Business clearly see the interest as a way to enhance productivity and competitiveness. Some areas of business that are undergoing rapid changes are sales and marketing, retailing, banking, stock trading, etc. Sales representatives not only need to be better educated and more knowledgeable about their customer’s businesses, but also must be comfortable with computer technology. The internet has become a popular marketing tool. The world of cybercash has come to banking – not only smart cards but internet banking, electronic deposit, bill paying, online stock and bond trading, etc.

Recreation and Entertainment:

Our entertainment and pleasure-time have also been affected by computerization. For example:

i) In movies, computer generated graphics give freedom to designers so that special effects and even imaginary characters can play a part in making movies, videos, and commercials.

ii) In sports, computers compile statistics, sell tickets, create training programs and diets for athletes, and suggest game plan strategies based on the competitor’s past performance.

iii) In restaurants, almost every one has eaten food where the clerk enters an order by indicating choices on a rather unusual looking cash register; the device directly enters the actual data into a computer, and calculates the cost and then prints a receipt.


Various departments of the Government use computer for their planning, control and law enforcement activities. To name a few – Traffic, Tourism, Information & Broadcasting, Education, Aviation and many others.


There are many uses computers in Defence such as:

1) Controlling UAV or unmanned air-crafts an example is Predator. If you have cable I would recommend watching the shows “Future Weapons” and “Modern Marvels”. The show future weapon gives an entire hour to the predator.

2) They are also used on Intercontinental Ballistic Missiles (ICBMs) that uses GPS and Computers to help the missile get to the target.

3) Computers are used to track incoming missiles and help slew weapons systems onto the incoming target to destroy them.

4) Computers are used in helping the military find out where all their assets are (Situational Awareness) and in Communications/Battle Management Systems.

5) Computers are used in the logistic and ordering functions of getting equipments to and around the battlefield.

6) Computers are used in tanks and planes and ships to target enemy forces, help run the platform and more recently to help diagnose any problems with the platforms.

7) Computers help design and test new systems.


In today’s technologically growing society, computers are being used in nearly every activity.

Recording Information

Official statistics keepers and some scouts use computers to record statistics, take notes and chat online while attending and working at a sports event.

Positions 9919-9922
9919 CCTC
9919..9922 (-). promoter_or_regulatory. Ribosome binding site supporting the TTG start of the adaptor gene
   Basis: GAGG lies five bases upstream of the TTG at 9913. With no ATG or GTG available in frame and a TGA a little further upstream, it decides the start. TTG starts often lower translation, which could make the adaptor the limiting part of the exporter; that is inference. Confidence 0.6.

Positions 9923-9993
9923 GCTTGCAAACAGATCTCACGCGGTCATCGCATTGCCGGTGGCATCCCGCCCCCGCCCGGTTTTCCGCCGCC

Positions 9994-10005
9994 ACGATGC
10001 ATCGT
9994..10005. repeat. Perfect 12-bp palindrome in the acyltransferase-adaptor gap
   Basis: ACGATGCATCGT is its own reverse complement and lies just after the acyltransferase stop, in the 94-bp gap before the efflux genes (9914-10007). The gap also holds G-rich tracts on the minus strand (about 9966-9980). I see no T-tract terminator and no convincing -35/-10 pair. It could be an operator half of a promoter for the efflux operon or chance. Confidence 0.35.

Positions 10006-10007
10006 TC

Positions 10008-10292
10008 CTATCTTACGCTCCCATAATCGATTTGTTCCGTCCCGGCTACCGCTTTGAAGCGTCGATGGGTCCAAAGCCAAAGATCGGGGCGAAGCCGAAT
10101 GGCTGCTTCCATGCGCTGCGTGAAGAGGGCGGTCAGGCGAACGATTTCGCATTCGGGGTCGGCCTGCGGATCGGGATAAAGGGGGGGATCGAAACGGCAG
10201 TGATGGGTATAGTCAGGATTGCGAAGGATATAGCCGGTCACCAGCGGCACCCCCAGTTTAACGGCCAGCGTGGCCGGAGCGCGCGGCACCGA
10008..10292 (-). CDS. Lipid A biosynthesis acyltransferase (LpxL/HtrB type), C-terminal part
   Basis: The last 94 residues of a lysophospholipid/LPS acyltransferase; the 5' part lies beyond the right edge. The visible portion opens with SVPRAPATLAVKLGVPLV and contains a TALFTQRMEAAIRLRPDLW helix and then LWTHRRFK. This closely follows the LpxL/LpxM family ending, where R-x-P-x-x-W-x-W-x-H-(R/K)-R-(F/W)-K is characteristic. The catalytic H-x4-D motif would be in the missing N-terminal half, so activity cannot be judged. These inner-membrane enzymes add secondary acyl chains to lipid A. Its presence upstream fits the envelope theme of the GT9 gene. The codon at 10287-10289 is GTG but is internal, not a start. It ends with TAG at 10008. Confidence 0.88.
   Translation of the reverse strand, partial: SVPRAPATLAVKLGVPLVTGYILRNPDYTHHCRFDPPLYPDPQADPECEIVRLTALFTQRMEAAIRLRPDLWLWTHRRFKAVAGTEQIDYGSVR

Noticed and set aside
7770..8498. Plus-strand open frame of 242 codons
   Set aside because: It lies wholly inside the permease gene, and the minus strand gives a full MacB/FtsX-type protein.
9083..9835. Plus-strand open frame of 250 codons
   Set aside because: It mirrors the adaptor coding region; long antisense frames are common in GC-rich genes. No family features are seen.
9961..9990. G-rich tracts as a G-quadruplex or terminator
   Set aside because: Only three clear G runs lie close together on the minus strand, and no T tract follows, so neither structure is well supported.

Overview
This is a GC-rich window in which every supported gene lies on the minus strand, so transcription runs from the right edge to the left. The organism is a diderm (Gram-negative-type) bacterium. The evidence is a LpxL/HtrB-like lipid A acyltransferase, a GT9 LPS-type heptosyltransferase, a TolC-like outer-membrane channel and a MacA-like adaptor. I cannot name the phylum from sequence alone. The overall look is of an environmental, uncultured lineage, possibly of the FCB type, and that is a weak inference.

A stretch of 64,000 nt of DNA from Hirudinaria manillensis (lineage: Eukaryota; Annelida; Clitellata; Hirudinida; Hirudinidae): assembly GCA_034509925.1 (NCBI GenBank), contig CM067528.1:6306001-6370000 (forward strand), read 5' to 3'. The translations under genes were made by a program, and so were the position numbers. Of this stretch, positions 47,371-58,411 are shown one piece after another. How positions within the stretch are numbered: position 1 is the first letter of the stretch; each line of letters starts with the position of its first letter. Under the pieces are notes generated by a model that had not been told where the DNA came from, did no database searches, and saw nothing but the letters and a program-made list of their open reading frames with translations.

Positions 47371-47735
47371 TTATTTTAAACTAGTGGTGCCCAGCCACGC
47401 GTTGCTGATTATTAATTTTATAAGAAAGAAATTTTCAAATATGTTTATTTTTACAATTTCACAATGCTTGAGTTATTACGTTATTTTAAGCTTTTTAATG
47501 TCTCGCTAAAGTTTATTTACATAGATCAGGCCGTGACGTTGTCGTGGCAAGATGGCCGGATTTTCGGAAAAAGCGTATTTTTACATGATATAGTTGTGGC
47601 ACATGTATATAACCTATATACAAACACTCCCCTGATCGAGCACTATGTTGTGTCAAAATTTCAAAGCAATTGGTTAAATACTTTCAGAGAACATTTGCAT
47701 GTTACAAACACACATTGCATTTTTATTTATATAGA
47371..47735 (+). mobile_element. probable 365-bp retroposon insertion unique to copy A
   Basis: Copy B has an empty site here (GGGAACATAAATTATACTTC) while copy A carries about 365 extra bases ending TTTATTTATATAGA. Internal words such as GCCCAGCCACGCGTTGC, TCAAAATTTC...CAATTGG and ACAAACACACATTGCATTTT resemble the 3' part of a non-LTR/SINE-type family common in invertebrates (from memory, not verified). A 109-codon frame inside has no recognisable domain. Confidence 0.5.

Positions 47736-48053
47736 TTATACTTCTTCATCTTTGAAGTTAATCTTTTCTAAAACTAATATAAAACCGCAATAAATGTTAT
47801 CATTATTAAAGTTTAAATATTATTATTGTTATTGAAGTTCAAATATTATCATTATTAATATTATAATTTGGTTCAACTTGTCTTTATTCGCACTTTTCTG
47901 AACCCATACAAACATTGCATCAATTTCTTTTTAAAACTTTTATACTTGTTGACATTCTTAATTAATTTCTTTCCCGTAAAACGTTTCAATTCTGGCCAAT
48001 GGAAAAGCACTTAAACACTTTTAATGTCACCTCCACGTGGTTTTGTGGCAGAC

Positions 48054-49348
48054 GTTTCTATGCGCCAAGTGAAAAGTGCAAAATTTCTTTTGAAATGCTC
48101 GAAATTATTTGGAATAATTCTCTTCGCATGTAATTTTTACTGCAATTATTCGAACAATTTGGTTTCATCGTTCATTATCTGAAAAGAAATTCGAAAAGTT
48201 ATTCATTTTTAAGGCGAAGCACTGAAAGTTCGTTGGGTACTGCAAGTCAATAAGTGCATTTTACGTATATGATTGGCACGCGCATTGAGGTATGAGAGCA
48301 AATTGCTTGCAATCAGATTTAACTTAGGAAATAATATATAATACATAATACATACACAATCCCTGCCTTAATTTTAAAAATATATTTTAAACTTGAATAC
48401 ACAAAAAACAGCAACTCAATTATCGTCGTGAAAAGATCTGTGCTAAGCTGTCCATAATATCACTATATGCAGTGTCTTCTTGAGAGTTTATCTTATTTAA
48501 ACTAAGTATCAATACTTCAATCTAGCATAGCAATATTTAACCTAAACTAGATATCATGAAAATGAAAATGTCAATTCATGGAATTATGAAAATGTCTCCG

Analyzing Movements

The best athletes pay close attention to detail. Computers can slow recorded video and allow people to study their specific movements to try to improve their tendencies and repair poor habits.


Many sportswriters attend several sporting events a week, and they take their computers with them to write during the game or shortly after while their thoughts are fresh in their mind.


While some scoreboards are manually updated, most professional sports venues have very modern scoreboards that are programmed to update statistics and information immediately after the information is entered into the computer.


Computers have aided in the design of safety equipment in sports such as football helmets to shoes to mouth guards

Policy Based Routing (PBR)

While dynamic routing protocols provide easy deployment, there will be situations in which more specific selection of routing paths can be advantageous. Cisco Policy Based Routing provides a flexible mechanism for network administrators to customize the operation of the routing table and the flow of traffic within their networks.

Cisco Policy Based Routing offers many advanced features, including selection and forwarding of traffic to discreet Virtual Routing and Forwarding (VRF) instances, as well as Enhanced Tracking of the availability of next-hops.

Equal Access Example

The following example provides two sources with equal access to two different service providers. Packets arriving on asynchronous interface 1 from the source are sent to the router at if the router has no explicit route for the destination of the packet. Packets arriving from the source are sent to the router at if the router has no explicit route for the destination of the packet. All other packets for which the router has no explicit route to the destination are discarded.

access-list 1 permit

access-list 2 permit


interface async 1

ip policy route-map equal-access


route-map equal-access permit 10

match ip address 1

set ip default next-hop

route-map equal-access permit 20

match ip address 2

set ip default next-hop

route-map equal-access permit 30

set default interface null0

Differing Next Hops Example

The following example illustrates how to route traffic from different sources to different places (next hops), and how to set the Precedence bit in the IP header. Packets arriving from source are sent to the next hop at with the Precedence bit set to priority; packets arriving from source are sent to the next hop at with the Precedence bit set to critical.

access-list 1 permit

access-list 2 permit


interface ethernet 1

ip policy route-map Texas


route-map Texas permit 10

match ip address 1

set ip precedence priority

set ip next-hop


route-map Texas permit 20

match ip address 2

set ip precedence critical

set ip next-hop